The Talented Mr Ripley
After his runaway Oscar success with The English Patient, Anthony Minghella comes back with something a little bit sexy, a little bit breezy and pure pulp. And it works. The trio of ex-pat Americans, played by Matt Damon, Gwyneth Paltrow and Jude Law, are certainly not likeable characters, but it's all the better to make you squirm.
Matt Damon is at his best as the glibly charming but sociopathic Tom Ripley. A down-at-heel, blue-collar boy with aspirations, he quickly ingratiates himself whilst on a European adventure tour with Dickie Greenleaf, a rich ex-pat played by Jude Law, and his girlfriend, Marge, played by Gwyneth Paltrow. Against the backdrop of the mesmerizing Italian coast, Tom's friendship with Dickie emerges as a dangerous obsession with rustlings of homosexuality, and Tom's stomach-churning manipulations become almost unbearable. Once we get to the murder scene on the boat, we already know that Dickie's demise is inevitable, and the image of the sea submerging Dickie's body becomes an apt parallel to Tom's desire to absolutely consume his prey.
Dead Calm is an effective, tense thriller which makes the most of its seascape setting. The key image of two ships sailing towards each other generates powerful emotions, making us acutely conscious that help will not be on its way: in this vast, lonely ocean, the characters will be left alone to fight a dangerous game of psychological strategy.
Nonetheless, it's been accused of being cheesy, flaccid and crass, so why has it made it to this list? Quite simply, the acting is great. Despite tasteless nightmare scenes with dead babies, Billy Zane, Sam Neill and Nicole Kidman play their roles straight and they play them well. Zane, as the unhinged and improbably named Hughie, is classic psycho fodder with his deranged sexiness and wild eyes. Everyone loves a good villain, and Zane plays up to this role superbly, whilst Kidman, married to Neill, positively exudes hatred for him. The tension between the two is electric when they are left alone on the couple's small sailing boat and Neill goes off to Zane's boat. Meanwhile, Sam Neill plays an effective (and slightly pudgy) counterpoint to Zane as a well-meaning but foolish husband.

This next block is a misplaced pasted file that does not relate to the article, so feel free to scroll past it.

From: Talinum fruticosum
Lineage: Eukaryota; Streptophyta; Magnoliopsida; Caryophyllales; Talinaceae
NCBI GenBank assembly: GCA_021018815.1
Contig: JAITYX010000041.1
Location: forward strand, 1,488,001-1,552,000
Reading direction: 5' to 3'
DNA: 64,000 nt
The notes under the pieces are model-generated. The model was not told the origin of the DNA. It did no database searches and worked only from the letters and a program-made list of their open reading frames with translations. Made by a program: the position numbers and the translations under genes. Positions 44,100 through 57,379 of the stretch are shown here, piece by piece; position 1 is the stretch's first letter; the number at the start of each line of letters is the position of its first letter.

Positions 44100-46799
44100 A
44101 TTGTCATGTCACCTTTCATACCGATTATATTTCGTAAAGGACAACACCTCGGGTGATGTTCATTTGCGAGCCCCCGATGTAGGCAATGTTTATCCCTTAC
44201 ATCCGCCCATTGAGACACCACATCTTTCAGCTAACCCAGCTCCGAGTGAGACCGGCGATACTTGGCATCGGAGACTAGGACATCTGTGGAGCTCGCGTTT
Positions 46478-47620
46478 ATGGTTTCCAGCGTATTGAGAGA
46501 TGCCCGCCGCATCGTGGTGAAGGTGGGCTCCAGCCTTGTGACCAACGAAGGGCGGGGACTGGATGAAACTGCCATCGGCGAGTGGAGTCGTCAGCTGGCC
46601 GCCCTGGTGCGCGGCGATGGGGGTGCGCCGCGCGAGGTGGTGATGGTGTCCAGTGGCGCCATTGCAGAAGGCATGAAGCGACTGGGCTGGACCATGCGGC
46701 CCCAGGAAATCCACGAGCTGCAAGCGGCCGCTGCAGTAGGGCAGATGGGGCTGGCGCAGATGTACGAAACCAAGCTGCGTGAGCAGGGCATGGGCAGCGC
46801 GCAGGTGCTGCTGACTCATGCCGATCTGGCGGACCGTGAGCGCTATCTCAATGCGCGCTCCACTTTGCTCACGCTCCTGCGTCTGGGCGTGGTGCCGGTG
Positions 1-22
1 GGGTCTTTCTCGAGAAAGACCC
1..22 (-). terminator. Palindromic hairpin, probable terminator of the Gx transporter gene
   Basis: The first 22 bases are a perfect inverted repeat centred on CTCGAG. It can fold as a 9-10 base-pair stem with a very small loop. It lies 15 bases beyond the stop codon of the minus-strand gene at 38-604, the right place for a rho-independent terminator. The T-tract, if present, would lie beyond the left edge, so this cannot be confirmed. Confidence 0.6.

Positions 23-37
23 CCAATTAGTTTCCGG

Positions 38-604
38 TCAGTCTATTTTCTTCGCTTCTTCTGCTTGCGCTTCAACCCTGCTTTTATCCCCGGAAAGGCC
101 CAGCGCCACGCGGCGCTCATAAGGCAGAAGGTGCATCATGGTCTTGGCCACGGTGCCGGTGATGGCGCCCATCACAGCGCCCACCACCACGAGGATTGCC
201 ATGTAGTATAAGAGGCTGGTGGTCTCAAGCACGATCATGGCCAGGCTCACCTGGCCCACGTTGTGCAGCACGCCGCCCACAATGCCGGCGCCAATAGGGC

Note that Orson Welles attempted to adapt the 1963 novel by Charles Williams, but filming was besieged with difficulties and Welles was finally forced to abandon the project with the death of his leading man, Laurence Harvey. However, footage from the unfinished version, known as “The Deep” can be seen in the documentary Orson Welles: The One-Man Band.
Rebecca de Winter's whispers from beyond the grave dominate the lives all who live at the ill-fated Manderley on the Cornish coast. Far from being a happy newly-wed with his young and gauche new wife, Max de Winter still has the silken noose of Rebecca's charm around his neck, while Mrs Danvers, the creepy housekeeper, still carries a blazing torch for her former mistress.
The new Mrs de Winter, played by Joan Fontaine, is understandably in awe of Mrs Danvers and each day Mrs Danvers helpfully highlights the differences between her and the entrancing Rebecca, tearing an ever bigger gulf between husband and wife. The tension reaches a peak when Mrs de Winter is tricked by Mrs Danvers in to dressing up in the very same costume Rebecca had worn for the annual ball the year before.
After a few hints, we finally discover that Max, superbly played by Laurence Olivier, and his former wife's relationship was not as it seemed, and they loathed each other from the very start of their marriage. Rebecca, taunting and cruel, told him she was pregnant by another man, and the powerless Max would have to raise the child as his own. Max saw red and battered her to death in the boathouse, where she liked to escape, and made it look like suicide by taking her out on the rowing boat and knocking holes in the bottom. When the body is found a year later, an inquest is opened to find out if it really was suicide.
Hitchcock hardly needs an introduction, but this film is an unusual departure for the director as he teams up with the Hollywood hero David O. Selznick of Gone with the Wind fame. It sounds like an unlikely partnership, but it works. Hitchcock's evocative treatment of an ominous mood, is elegantly dramatized by Selznick's sweeping vistas at key moments in the film, most notably at the end.